The world Chinafied
Several years ago, I happened to be in a shopping mall in a random country in Southeast Asia sipping coffee and watching a fashion show. It doesn’t matter where – I hate place-dropping, the geographical equivalent of name-dropping, where you casually insert the name of a place as an irrelevant detail into a story to prove your worldliness.
Mostly locals filled the mall, but it was far from a difficult venue to find. There was nothing impressive about me being there, just a tourist following in the footsteps of millions of other tourists, the coffee from a shop that wasn’t Starbucks but could have been (it likely featured a picture menu so I could order by just pointing), watching the local wares in local fibers from local designers.
That’s when it hit me. The world is evolving. Some might say developing. One could even say modernizing. (We’ll save for a later discussion the political baggage of those terms.)
But the world is not Westernizing, and it certainly isn’t Americanizing.
A recent example: the April 19 “China Brief” newsletter from Foreign Policy highlighted Chinese President Xi Jinping’s Global Citizenship Initiative, which at its core seeks to assert China’s culture as distinctly non-Western, derived from ancient Chinese wisdom and ways.
It’s a bit short on detail, the initiative, that is.
Mid-April also saw the results of a U.S. Justice Department investigation: the arrest of a pair of individuals for operating a “secret police station.” in New York City. Specifically, the duo, who initial reports have identified as U.S. citizens, were charged with acting as unregistered agents of a foreign government and obstruction of justice.
The gist of the indictment is that the U.S. has accused the pair of being agents for a division of the Chinese Ministry of Public Security, the Fuzhou Municipal Public Security Bureau, sent to the U.S. to monitor the activities of Chinese nationals and quash any criticism of the People’s Republic outside its borders.
Whether or not these allegations can be proven - that China is seeking to monitor its citizens around the world through surveillance that could very well violate the sovereignty of those locales - remains to be seen. The city of Fuzhou, the capital of Fujian Province, is at a minimum highly symbolic.
Fujian, on China’s Southeast Coast, north of Hong Kong and across the narrow strait from Taiwan, was one of the early epicenters of the Chinese diaspora, the dispersal of its citizens to far-flung corners of the world. Seafarers, cooks, and merchants, scores of them departed Fujian’s shores in search of riches or better lives elsewhere.
Fujian is the reason nondescript logging camps on the edge of nowhere towns have Chinese restaurants; the majority of America’s original Chinese eateries were staffed and started by Fujianese. Which, of course, brings us to Taiwan, as well as America’s new-found attention to the Pacific.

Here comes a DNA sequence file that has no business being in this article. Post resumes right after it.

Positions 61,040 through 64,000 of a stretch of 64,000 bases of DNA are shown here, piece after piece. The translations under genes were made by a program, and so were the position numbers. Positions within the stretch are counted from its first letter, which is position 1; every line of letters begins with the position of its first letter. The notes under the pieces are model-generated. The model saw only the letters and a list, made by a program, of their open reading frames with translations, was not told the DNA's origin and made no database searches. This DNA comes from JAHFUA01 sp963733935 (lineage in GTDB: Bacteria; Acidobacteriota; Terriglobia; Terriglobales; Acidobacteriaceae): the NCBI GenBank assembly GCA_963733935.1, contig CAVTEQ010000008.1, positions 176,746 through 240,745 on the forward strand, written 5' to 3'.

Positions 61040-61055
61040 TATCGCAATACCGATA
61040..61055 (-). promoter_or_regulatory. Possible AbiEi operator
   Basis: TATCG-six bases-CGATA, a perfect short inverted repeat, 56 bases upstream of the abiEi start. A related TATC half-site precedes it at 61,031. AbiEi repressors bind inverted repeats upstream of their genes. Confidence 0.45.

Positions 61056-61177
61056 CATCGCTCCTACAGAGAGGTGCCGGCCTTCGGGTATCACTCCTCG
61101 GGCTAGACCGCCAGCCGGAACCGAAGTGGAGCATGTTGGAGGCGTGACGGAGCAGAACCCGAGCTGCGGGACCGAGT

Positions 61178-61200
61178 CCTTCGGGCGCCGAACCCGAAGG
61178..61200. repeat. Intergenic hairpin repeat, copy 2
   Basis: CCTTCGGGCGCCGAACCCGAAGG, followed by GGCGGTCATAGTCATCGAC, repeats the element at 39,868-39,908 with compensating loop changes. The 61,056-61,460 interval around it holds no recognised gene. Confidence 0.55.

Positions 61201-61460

Despite regular visits from the U.S. Speaker of the House, Taiwan’s been having a tough time keeping diplomatic friends.
Honduras recently switched alliances from Taipei to Beijing, sounding a bit like a jilted lover in the process. “From now on, you’re the one real China for me,” they could have said.
Honduras has joined the ranks of Panama, which made the switch to the People’s Republic in 2017. Given the amount of Chinese investment following the expansion of the Panama Canal, with barely an American company in sight, the switch made a certain sense.
Two years later, Kiribati and the Solomon Islands followed. Last year the Solomons and China inked a security pact, potentially giving way for Chinese police to patrol the island. To safeguard order around Chinese facilities, of course.
Al Jazeera, for one, has reported that since Tsai Ing-Wen’s 2016 election as president, the republic has seen nine nations switch allegiance to China.
In the mid-1990s, 30 nations recognized Taiwan. Today that number is 13, the bulk of them island states in the Caribbean and Pacific. Palau remains a steadfast ally of Taiwan, as does the Marshall Islands. So does Vatican City.
As it turns out, Federated States of Micronesia President David Panuelo was unsuccessful in convincing his compatriots to turn from Beijing to Taipei. This despite his letter accusing China of monitoring him outside of its borders, something I’m sure both the U.S. Departments of State and Justice were quite taken with.
If I were an American policymaker, I would not yet look at the Pacific with a sense of doom.
But I already know that I would look with growing pessimism that my vision of an ideal society would be the one to be followed.
Gabriel McCoard is an attorney who previously worked in Palau and Chuuk State. Send feedback to firstname.lastname@example.org.